Hale said military commanders would decide when to recall reserve and Guard technicians, who are dual civilian and military personnel, back to the job.
Pentagon officials worked with Department of Justice lawyers to interpret the “Pay Our Military Act,” which Congress passed and President Barack Obama signed into law just prior to a partial federal government shutdown. The law allowed the Defense Department to bring back most but not all civilian employees while the shutdown continues, but does not apply to reservists and Guardsmen, defense officials said.
‘A good step forward’
“It’s clearly a good step forward for the Dayton economy and for national defense and we can only hope that the rest of the government can be put back to work as soon as possible,” said Michael Gessel, Dayton Development Coalition vice president of federal programs in Washington, D.C.
The furlough of the Wright-Patterson employees has had a $5 million economic impact based on the loss of $2.1 million in employees’ wages daily, according to base officials.
“I’m grateful that this is resolved, and I’m glad that folks are back to work because we all know it would have had a significant economic impact if we let this continue in the direction it was going,” Phillip L. Parker, president and chief executive officer of the Dayton Area Chamber of Commerce, said Saturday.
Troy Tingey, president of American Federation of Government Employees Council 214, said he was glad many workers will return to their jobs, but disappointed everyone won’t. His union represents thousands of employees at Air Force bases across the country, including Wright-Patterson.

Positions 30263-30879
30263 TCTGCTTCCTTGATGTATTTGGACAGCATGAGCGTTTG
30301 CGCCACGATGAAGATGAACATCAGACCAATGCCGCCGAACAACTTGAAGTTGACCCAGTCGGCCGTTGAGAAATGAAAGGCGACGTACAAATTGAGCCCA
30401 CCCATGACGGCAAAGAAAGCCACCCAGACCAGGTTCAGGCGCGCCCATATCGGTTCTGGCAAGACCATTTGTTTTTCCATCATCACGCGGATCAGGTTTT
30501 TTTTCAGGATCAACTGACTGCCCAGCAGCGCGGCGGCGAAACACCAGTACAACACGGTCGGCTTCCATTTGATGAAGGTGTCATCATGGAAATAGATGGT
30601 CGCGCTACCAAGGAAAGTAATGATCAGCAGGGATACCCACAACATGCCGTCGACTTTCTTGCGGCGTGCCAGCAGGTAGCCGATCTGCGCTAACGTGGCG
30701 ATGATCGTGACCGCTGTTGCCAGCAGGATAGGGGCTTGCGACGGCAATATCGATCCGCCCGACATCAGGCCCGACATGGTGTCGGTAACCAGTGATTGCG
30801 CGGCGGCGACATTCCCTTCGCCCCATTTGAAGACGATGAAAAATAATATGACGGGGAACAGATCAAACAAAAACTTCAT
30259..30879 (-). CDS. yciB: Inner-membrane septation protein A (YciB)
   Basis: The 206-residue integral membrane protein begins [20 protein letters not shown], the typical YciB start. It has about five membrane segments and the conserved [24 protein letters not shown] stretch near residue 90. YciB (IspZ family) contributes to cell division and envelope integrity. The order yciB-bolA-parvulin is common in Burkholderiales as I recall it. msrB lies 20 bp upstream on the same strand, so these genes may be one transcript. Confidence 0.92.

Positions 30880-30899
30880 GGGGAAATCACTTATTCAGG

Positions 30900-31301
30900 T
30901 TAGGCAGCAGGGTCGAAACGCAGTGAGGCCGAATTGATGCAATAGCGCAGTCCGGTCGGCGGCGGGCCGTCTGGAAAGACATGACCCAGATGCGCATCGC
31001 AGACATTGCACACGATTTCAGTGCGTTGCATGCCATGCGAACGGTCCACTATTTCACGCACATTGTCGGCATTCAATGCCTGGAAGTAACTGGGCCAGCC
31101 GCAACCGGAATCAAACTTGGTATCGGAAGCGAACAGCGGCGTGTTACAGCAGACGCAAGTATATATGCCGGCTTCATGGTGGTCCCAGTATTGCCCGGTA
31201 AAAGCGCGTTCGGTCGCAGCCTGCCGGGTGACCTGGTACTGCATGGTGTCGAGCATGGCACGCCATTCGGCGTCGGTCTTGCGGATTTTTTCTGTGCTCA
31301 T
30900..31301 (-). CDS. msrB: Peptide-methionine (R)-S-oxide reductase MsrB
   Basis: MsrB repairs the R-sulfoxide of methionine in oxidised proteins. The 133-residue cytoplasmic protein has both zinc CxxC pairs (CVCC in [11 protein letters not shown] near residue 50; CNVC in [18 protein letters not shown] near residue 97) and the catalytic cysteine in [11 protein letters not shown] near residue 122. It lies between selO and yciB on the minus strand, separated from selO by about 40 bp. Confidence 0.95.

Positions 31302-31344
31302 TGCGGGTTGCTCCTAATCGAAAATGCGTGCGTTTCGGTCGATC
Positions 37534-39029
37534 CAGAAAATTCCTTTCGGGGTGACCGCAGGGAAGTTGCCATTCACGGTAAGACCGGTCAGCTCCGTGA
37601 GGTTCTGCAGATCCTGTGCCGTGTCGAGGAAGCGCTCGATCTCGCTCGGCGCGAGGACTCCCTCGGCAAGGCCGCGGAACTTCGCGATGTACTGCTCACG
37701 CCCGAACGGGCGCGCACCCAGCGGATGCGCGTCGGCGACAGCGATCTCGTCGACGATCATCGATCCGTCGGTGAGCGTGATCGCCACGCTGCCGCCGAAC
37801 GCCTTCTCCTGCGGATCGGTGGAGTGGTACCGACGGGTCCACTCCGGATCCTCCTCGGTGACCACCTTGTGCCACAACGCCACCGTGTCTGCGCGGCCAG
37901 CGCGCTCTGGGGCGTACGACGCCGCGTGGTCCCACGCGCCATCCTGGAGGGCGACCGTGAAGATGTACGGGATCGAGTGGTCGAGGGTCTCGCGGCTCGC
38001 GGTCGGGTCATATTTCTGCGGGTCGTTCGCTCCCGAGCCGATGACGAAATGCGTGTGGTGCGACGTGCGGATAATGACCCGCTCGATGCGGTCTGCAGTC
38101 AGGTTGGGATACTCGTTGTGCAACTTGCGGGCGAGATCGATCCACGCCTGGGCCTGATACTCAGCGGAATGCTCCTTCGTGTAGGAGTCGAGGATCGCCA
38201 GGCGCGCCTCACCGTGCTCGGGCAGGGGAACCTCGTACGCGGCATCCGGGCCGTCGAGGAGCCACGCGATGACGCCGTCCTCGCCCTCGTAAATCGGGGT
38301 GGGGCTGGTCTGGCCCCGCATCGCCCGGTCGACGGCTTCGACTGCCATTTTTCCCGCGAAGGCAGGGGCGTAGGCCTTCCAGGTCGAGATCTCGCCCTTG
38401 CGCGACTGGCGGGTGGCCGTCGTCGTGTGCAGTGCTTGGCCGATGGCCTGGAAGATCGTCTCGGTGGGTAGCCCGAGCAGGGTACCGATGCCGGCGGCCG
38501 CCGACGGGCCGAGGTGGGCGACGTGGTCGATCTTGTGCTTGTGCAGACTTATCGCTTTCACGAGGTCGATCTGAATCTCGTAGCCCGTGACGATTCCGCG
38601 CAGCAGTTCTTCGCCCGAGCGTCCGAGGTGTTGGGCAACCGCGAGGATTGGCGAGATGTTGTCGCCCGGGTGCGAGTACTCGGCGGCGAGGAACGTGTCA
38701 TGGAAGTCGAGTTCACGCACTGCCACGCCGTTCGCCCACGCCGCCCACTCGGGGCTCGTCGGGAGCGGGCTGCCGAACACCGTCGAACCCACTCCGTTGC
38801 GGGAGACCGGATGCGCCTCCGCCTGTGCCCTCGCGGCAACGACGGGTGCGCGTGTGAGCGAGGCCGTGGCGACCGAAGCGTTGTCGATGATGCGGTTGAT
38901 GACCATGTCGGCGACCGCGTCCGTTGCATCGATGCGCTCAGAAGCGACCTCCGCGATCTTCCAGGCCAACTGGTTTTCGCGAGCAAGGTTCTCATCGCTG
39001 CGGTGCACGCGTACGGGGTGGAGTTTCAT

“It’s very disheartening that we’re not getting everybody back to work and we’re getting this budget passed and taken care of,” he said.
U.S. Rep. Mike Turner, R-Dayton and chairman of the House Armed Services Subcommittee on Tactical Air and Land Forces, said civilian employees should never have been furloughed under the “Pay Our Military Act.” He had sent letters to Obama and Hagel asking why civilian workers had been kept off the job, and co-sponsored the “Support Our Armed Services Act,” which would return to work all defense civilian and contractor employees.
“The president should not have furloughed anyone at the Department of Defense,” he said Saturday. “The law that we passed said that all civilians that work in support of the armed forces” were exempt.
Repeated attempts were made Friday and Saturday to reach White House officials for comment.
Todd Harrison, a Center for Strategic and Budgetary Assessments in Washington, said some federal officials had complained the law wasn’t clear on who could and could not be furloughed.